Forecasting Australian Unemployment Rates

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Show simple item record Peat, M. en_US Stevenson, M. J en_US 2009-12-21T03:54:30Z 2009-12-21T03:54:30Z 2001 en_US
dc.identifier 2004004486 en_US
dc.identifier.citation Stevenson, M. and Peat, M. 2001 'Forecasting Australian Unemployment Rates', Australian Journal of Labour Economics, vol. 4, no. 1, pp. 41-55. en_US
dc.identifier.issn 1328-1143 en_US
dc.identifier.other C1 en_US
dc.description.abstract Cyclical asymmetry has been recognized as a non-linear phenomenon in recent studies examining unemployment rate time series. The probabilistic structure of such time series is different during economic upswings as compared with economic downswings. So, with forecasting unemployment rates in mind, it seems intuitive that models should reflect this change in structure by incorporating non-linearities. This allows for the switching in optimizing behaviour between different phases of the business cycle. Accordingly, this paper evaluates the point forecasts from models of the monthly, Australian unemployment rate series, these models being drawn from both the linear and nonlinear classes. The non-linear model is based on a standard logistic smooth transition autoregressive (LSTAR) model of unemployment which includes a lagged leoel term and a seasonal, rather than first-difference transition variable. Forecasts from this model are evaluated against the best-fitting linear autoregressive (AR) alternative. Dynamic point forecasts over twenty four months, suggest that the LSTAR forecasts are more accurate than the linear AR alternative. However, there is no statistical difference between the forecasts from both models on a one-to-twelve step-ahead basis. en_US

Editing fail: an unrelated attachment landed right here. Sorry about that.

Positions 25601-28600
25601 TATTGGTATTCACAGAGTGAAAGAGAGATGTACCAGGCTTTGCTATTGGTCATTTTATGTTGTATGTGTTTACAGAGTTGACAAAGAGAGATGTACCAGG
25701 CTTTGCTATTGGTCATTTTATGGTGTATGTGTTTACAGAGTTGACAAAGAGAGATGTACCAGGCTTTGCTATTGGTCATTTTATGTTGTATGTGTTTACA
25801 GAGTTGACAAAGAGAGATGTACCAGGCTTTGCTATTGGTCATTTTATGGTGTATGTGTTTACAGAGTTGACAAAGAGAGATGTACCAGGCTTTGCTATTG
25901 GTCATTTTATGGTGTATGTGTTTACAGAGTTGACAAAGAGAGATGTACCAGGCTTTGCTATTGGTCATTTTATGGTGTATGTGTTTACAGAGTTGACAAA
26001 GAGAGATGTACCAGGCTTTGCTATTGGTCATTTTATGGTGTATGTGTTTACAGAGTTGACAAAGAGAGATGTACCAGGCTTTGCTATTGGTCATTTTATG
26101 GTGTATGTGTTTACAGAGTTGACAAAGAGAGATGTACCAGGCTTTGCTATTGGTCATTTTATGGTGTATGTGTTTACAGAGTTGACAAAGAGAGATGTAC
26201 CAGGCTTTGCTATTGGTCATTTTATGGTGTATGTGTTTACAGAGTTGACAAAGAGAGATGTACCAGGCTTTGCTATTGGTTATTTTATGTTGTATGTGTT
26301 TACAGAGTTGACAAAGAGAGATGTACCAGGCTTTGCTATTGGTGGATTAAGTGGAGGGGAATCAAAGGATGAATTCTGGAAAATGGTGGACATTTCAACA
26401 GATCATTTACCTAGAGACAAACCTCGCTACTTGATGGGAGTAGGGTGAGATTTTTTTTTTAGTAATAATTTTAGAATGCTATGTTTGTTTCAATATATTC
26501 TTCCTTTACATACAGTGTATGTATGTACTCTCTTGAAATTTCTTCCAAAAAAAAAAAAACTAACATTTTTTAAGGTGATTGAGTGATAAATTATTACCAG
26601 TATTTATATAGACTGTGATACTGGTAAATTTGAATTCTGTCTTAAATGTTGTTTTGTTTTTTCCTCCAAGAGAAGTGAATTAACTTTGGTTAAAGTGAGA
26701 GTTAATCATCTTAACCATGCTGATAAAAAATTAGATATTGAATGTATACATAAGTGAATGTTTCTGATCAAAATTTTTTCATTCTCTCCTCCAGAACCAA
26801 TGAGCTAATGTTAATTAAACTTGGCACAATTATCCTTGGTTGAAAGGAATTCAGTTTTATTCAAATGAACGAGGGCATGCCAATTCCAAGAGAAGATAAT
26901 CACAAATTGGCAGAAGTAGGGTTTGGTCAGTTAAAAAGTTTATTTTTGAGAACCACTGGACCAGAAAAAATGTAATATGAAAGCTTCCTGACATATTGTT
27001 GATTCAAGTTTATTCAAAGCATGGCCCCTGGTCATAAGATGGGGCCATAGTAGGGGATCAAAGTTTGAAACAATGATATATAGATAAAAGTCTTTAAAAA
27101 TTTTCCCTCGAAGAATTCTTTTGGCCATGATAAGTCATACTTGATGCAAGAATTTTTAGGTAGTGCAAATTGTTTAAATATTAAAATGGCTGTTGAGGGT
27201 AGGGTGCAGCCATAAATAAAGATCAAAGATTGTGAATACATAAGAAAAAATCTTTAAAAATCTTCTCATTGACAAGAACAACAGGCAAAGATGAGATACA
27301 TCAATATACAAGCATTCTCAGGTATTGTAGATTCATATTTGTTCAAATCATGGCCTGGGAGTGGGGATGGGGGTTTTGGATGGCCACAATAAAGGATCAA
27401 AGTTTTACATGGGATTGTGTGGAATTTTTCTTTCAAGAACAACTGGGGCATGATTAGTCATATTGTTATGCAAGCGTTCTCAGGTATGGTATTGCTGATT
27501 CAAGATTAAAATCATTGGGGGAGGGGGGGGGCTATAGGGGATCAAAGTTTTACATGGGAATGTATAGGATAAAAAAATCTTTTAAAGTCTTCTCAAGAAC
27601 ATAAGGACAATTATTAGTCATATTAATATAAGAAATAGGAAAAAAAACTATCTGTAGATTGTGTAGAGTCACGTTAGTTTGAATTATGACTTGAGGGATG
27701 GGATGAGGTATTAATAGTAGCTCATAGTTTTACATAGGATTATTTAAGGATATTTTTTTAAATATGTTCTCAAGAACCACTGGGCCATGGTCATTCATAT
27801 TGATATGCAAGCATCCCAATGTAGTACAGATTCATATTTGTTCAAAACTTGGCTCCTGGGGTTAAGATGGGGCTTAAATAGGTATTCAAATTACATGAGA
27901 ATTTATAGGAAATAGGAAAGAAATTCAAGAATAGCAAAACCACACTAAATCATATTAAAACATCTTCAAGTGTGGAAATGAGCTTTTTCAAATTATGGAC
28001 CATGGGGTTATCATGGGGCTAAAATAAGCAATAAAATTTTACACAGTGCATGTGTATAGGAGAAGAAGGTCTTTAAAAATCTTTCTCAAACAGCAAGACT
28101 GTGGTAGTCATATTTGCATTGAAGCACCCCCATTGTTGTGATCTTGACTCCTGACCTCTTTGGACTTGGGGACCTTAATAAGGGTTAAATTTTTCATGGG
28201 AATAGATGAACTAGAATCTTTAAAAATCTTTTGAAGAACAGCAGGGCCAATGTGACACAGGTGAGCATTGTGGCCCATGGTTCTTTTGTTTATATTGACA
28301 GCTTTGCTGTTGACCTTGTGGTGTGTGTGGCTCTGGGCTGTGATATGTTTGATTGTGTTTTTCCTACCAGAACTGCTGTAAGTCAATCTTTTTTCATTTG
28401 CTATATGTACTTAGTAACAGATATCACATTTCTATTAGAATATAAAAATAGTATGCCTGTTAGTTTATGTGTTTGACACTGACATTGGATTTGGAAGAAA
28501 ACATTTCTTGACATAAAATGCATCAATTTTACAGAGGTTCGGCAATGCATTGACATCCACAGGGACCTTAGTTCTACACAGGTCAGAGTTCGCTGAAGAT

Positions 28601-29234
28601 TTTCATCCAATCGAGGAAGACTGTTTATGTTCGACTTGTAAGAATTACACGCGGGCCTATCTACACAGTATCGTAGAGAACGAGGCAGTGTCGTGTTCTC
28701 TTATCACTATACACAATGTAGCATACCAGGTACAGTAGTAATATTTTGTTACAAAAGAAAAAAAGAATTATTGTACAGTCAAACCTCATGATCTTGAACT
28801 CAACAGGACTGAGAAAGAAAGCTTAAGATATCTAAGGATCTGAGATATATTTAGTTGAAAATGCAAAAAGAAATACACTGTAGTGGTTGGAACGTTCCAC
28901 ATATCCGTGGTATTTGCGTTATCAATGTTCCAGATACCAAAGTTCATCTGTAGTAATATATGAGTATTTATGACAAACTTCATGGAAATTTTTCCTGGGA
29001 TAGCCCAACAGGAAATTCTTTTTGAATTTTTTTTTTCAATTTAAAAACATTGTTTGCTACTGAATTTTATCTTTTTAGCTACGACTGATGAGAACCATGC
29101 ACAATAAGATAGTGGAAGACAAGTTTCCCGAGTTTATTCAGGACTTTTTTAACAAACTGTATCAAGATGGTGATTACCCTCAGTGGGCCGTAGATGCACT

dc.publisher Centre for Labour Market Research en_US
dc.relation.isbasedon en_US
dc.title Forecasting Australian Unemployment Rates en_US
dc.parent Australian Journal of Labour Economics en_US
dc.journal.volume 4 en_US
dc.journal.number 1 en_US
dc.publocation Perth, Australia en_US
dc.identifier.startpage 41 en_US
dc.identifier.endpage 55 en_US Finance and Economics en_US

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